For the third exam, since the Excel Volume 2 Capstone Grader Project includes chapter content outside of what is covered in the course, Rutledge developed her own multiple-choice exam in MyLab IT. Students download a Grader Project-type file and answer questions related to that file. To reduce an opportunity for cheating, Rutledge activates a pooling feature that gives one of three questions per topic, ensuring that students sitting next to each other in the computer lab will not have the exact same exam questions.

Best practices

Setting students up for success with a “How-to” Grader Project assignment
To help students learn how to use MyLab feedback appropriately in order to understand their errors and improve their performance, Rutledge created a special “how-to” Grader Project assignment. After completing the first Grader Project, students must go to “View Submissions” to see their Grader Project Report and the details of any incorrect steps they made. Students must take a screenshot of this report, as well as download their submitted file and Live Comments report.

Addressing student complaints regarding MyLab scoring
If students have an issue with the scoring of a Grader Project in MyLab IT, Rutledge uses this as a teachable moment. She asks students to email her the original submitted file, a screenshot of the summary report, the version of Office in use, and whether the student is using Windows or Mac. Finally, she has them list the specific steps getting marked as incorrect on the summary report that they believe should be marked as correct.

Assigning mid-semester journal reflection
Rutledge’s mid-semester journal assignment encourages students to reflect on their current course performance and goals. Students are asked to include their mid-semester score and GPA and then think about their performance in the course so far — whether it meets their expectations, and if it does not, what their plan is to improve their performance. Students must indicate the ideal course GPA they’d like to get and what is their plan to achieve that. As part of the assignment, Rutledge also has students provide any feedback or questions they have in general about the course, regarding the lectures, the pacing, the exams, the material covered, etc. She asks students what they think is working well with the course and want to see more of, or what they think needs to be improved. Rutledge takes the feedback to heart and makes changes to the course based on what students say. Says Rutledge, “Students feel like they’ve made an impact by contributing their feedback.”

Assessments

Face-to-face sections:

  • 40% Exams (3)
  • 36% Homework (MyLab IT Grader Projects and other assignments)
  • 10% Group project
  • 7% In-class activities
  • 7% MyLab IT Simulation Trainings
Online sections:

  • 45% Homework (MyLab IT Grader Projects and other assignments)
  • 40% Exams (2)
  • 10% MyLab IT Simulation Trainings
  • 5% Moodle video lessons

Results and Data

Final course data from two Fall 2018 face-to-face sections were analyzed. Students were divided into two groups — those scoring above and those scoring below the average MyLab Simulation Training score of 95.6%. Students have unlimited attempts on simulations to have their highest score counted, and Rutledge believes, “the more practice students have, the better they will become.” For each group, the overall Grader Project score was then calculated by averaging the scores of 17 Grader Projects assigned throughout the semester. Data suggest that successful completion of Simulation Trainings has an impact on Grader Project achievement.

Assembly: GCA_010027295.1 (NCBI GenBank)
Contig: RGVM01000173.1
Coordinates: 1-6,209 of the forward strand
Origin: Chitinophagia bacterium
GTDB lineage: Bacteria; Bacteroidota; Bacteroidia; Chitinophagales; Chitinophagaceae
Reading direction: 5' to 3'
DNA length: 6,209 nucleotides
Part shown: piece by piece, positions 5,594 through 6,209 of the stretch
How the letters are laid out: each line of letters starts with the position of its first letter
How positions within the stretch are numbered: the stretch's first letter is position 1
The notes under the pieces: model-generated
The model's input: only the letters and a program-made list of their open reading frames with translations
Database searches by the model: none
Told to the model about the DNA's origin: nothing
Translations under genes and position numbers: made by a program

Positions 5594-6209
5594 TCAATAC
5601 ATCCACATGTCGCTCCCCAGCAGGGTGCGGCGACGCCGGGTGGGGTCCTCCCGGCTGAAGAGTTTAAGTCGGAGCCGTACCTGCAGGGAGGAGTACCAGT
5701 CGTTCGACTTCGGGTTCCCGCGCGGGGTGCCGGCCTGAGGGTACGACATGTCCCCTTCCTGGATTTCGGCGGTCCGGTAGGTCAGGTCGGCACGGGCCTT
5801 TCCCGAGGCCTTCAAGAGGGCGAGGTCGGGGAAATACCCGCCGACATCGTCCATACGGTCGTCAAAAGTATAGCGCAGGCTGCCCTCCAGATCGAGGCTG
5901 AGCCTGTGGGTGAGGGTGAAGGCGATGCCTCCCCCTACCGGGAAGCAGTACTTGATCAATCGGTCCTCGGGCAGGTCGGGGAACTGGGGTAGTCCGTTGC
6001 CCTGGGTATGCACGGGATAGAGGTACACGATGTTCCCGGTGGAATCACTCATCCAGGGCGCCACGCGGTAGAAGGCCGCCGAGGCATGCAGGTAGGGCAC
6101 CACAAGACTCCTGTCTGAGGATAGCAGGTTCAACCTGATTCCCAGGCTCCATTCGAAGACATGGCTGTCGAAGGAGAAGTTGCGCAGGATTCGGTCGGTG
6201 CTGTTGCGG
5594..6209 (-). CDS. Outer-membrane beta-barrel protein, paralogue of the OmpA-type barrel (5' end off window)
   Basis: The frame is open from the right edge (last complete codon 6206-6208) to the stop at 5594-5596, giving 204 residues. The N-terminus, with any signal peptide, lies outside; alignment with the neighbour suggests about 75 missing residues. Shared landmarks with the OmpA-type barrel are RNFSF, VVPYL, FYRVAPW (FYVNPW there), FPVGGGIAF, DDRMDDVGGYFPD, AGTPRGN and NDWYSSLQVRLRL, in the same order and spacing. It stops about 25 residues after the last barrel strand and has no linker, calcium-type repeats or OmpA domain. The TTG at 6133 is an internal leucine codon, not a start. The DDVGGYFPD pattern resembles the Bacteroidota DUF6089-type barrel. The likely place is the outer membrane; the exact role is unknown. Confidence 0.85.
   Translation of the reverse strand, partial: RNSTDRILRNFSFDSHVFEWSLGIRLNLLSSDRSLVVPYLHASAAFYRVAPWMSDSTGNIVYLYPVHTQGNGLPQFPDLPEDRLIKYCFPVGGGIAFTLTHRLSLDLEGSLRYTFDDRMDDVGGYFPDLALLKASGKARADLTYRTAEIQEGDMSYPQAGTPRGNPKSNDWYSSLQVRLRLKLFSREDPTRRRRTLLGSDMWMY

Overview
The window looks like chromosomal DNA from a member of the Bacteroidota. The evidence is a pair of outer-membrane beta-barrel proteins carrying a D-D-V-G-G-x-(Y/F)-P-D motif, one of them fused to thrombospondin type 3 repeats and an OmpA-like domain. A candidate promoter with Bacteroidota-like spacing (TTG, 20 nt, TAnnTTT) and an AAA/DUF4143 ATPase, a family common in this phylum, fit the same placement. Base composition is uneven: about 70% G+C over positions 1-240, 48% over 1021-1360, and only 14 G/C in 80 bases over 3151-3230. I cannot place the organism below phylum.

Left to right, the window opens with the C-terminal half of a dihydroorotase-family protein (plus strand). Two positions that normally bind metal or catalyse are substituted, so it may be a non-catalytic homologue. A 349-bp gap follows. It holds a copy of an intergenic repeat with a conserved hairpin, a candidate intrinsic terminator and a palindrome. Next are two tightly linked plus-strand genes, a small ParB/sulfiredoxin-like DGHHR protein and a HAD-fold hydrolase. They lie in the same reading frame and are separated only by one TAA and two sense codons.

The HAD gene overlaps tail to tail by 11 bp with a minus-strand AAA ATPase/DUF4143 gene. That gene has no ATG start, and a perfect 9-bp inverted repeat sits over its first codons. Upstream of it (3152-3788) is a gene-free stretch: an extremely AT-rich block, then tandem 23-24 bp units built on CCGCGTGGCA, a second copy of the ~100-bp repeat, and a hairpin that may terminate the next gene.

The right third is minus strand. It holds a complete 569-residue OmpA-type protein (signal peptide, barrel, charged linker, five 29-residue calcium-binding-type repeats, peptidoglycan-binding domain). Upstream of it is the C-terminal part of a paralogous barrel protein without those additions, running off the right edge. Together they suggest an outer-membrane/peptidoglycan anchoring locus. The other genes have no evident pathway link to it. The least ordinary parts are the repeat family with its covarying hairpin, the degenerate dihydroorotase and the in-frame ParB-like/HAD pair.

• Figure 1 shows that students who scored above average on MyLab Simulation Trainings earned an average Grader Project score 18 percentage points higher than students who scored below average on Simulation Trainings.

Average Grader Project score based on MyLab Simulation Trainings score

Figure 1. Relationship between Simulations Score and Average Grader Project Score, Fall 2018 (N=79); Students with Simulation Score Below Average (n=22); Students with Simulation Score Above Average (n=57)

Similar to the data analysis conducted in figure 1, students were divided into two groups based on their average MyLab homework score of 85%, identifying the following (figure 2):

  • Students who scored above average on MyLab IT homework earned average exam scores 11 percentage points higher than students who scored below average on homework.

Results suggest that performance on MyLab homework impacts success on exams and subsequently overall achievement in the course.

Average exam score based on MyLab homework score

Figure 2. Relationship between Homework Score and Average Exam Scores, Fall 2018 (N=79); Students with Homework Score Below Average (n=28); Student with Homework Score Above Average (n=51)

The Student Experience

An optional survey was deployed to students at the end of the Fall 2018 semester. Although the response rate was too low to include summary responses, open-ended student responses to the question, “What are the benefits of MyLab IT?” included the following:

  • “It is a good way to practice because it is very hands on.”
  • “You get direct examples and lots of practice.”
  • “Immediate feedback on grades.”
  • “Helps you really understand what is going on in the class and is a good warm up for the assignments while it’s fresh in your brain.”

Conclusion

As a long-time user of MyLab IT, Rutledge has developed many best practices and continues to refine her implementation in order to improve the teaching and learning experience. She relies on MyLab IT to cover the basics of some applications, allowing her to spend class time highlighting new features or emphasizing course material that will be most relevant to her students’ college and career goals.

Rutledge’s students all come to the course with a different level of knowledge of Microsoft Office applications. Regarding these varying skill levels, Rutledge notes, “If a student is lacking in a skill, MyLab IT shows them how use the program and it gets that skill covered. Some students can quickly move through the simulations because they know the material already, while others may need to take more time and utilize all of the learning aids.” Concludes Rutledge, “I continue to use MyLab IT because it gives a customized approach to every student.”